Compiling a collection of standout CVs is one of the most important parts of any bid response, yet it’s one that can often be rushed through at the last minute – with a couple of word changes as an attempt at customisation.
To help your people stand out from the crowd guest blogger, Samantha Shilton has compiled a list of must-haves…
Set a structure
Determining a standard structure for your CVs is a great place to start, and length-wise they should be no more than two pages long. You want to guide your audience to the key bits of information that differentiate you from your competitors. We recommend the following content areas:
- Brief career overview and commitment to the project: Resist the urge to write War & Peace – just include some high level statements that demonstrate suitability for the role.
- A snapshot of education and experience: This can usually be contained to a pull-out box, set to one side or positioned underneath the picture, and should include your most salient Years of service with employers is also highly valued, but there are certain countries where this is considered discriminatory – so feel free to leave this out.
- Personal statement: A succinct quote from the individual about why they want to work on the project, and the skills and expertise they will bring to make it successful.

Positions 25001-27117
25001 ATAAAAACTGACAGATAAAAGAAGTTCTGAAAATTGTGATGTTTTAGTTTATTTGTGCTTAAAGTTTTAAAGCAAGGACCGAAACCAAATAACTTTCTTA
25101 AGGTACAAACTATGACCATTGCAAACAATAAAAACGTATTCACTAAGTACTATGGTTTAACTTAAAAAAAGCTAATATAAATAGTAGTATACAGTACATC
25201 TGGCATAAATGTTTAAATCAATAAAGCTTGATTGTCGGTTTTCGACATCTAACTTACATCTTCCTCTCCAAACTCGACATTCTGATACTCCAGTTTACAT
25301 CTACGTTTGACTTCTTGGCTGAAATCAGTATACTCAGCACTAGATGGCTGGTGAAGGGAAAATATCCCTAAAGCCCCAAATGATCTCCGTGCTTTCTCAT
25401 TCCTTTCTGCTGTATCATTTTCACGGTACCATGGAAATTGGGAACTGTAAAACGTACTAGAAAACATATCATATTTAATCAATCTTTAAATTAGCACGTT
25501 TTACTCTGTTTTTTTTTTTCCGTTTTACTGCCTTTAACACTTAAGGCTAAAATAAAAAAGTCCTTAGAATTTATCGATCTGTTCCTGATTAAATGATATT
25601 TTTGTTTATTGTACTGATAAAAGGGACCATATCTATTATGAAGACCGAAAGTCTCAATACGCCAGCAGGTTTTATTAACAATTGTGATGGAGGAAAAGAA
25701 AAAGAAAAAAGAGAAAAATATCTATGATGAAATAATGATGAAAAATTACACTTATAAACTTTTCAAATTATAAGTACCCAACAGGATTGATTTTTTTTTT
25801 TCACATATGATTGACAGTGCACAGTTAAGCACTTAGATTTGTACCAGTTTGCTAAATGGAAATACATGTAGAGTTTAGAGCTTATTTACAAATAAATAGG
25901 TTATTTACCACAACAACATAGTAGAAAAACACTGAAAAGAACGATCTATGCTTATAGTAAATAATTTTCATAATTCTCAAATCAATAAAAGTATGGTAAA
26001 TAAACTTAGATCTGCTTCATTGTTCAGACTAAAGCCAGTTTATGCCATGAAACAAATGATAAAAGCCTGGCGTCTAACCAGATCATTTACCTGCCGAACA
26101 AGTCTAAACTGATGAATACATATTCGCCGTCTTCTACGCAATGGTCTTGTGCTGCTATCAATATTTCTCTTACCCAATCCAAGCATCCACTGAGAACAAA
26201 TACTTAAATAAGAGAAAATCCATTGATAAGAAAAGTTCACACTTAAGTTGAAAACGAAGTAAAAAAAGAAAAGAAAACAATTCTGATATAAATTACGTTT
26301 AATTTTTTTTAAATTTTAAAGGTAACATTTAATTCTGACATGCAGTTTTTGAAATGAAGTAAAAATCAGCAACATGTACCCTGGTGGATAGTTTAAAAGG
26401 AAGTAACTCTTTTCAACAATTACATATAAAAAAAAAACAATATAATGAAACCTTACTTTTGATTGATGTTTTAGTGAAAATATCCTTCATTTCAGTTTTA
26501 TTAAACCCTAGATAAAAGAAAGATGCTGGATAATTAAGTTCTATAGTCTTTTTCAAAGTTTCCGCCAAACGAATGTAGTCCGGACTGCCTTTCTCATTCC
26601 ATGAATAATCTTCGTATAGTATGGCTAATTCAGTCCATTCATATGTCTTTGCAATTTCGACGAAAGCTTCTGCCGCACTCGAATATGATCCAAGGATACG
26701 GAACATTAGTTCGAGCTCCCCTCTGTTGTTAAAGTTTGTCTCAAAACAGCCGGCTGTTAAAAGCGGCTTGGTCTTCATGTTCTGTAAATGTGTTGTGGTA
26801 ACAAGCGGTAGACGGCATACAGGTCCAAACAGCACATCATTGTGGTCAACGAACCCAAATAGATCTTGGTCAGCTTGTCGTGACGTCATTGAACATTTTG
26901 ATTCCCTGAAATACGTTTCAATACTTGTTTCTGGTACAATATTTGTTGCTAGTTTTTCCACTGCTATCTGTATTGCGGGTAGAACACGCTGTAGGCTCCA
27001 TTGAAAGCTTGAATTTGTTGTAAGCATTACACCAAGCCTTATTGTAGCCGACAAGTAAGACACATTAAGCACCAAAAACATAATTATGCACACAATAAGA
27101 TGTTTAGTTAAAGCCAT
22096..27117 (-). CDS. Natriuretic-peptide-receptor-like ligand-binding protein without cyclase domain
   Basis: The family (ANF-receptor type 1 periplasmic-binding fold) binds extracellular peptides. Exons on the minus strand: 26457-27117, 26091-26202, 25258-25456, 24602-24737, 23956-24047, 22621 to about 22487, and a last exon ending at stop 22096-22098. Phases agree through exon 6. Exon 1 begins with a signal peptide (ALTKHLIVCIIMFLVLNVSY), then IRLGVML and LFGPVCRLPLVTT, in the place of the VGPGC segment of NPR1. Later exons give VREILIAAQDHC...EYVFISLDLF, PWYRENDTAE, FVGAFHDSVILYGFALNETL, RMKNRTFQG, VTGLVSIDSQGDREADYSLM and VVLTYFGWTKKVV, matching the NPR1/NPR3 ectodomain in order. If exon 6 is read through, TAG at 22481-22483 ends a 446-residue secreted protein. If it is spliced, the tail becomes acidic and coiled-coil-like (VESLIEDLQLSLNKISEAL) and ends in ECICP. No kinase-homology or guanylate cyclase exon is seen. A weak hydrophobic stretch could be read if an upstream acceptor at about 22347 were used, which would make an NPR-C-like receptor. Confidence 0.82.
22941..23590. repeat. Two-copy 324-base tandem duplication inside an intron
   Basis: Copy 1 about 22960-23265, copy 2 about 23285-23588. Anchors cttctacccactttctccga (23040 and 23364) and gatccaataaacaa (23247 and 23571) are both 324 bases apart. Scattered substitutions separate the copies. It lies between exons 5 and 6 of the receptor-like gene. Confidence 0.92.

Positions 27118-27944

- Cultural fit: A short statement on why the person is the right fit for the client organisation can give your CV a competitive edge. People with a track record of open, collaborative work practices are highly sought after, and any particularly innovative work as well as relevant previous experience should be clearly called out.
- Practical experience: A shortlist of three mini case study-type examples will really bring your CVs to life. Focus on the achievements of the individual as opposed to the company – highlighting their specific job roles, ways they added value to the project and, crucially, why it’s relevant for this client on this project. You can even bold this or add as a subtitle of sorts to really make it stand out on the page.
Customise to the client
Has the client requested references, or other elements not included in the above structure? In this case, make sure your template allows for the inclusion of these and do a little wordsmithing (with their approval) to make sure references read well and are tweaked to suit the project in question.
Demonstrate team efficacy
If your team has worked together on a previous project, or for the client in question, insert this as a table in your submission. Teams that have worked together before and can demonstrate success from doing so tend to be more valued by clients in procurement processes.